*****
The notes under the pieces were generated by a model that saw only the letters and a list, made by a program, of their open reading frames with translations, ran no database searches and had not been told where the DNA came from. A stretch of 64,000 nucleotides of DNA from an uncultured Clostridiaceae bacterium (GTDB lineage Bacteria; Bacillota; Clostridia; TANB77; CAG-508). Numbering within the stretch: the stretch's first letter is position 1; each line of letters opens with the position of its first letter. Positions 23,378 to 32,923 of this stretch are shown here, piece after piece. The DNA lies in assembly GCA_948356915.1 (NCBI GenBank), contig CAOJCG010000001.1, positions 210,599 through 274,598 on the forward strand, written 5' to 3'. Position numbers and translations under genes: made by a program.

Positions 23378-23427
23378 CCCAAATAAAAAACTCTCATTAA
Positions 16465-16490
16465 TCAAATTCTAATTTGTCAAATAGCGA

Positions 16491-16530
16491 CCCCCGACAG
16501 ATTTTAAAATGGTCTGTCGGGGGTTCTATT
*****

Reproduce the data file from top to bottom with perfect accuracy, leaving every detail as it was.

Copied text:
The notes under the pieces were generated by a model that saw only the letters and a list, made by a program, of their open reading frames with translations, ran no database searches and had not been told where the DNA came from. A stretch of 64,000 nucleotides of DNA from an uncultured Clostridiaceae bacterium (GTDB lineage Bacteria; Bacillota; Clostridia; TANB77; CAG-508). Numbering within the stretch: the stretch's first letter is position 1; each line of letters opens with the position of its first letter. Positions 23,378 to 32,923 of this stretch are shown here, piece after piece. The DNA lies in assembly GCA_948356915.1 (NCBI GenBank), contig CAOJCG010000001.1, positions 210,599 through 274,598 on the forward strand, written 5' to 3'. Position numbers and translations under genes: made by a program.

Positions 23378-23427
23378 CCCAAATAAAAAACTCTCATTAA
Positions 16465-16490
16465 TCAAATTCTAATTTGTCAAATAGCGA

Positions 16491-16530
16491 CCCCCGACAG
16501 ATTTTAAAATGGTCTGTCGGGGGTTCTATT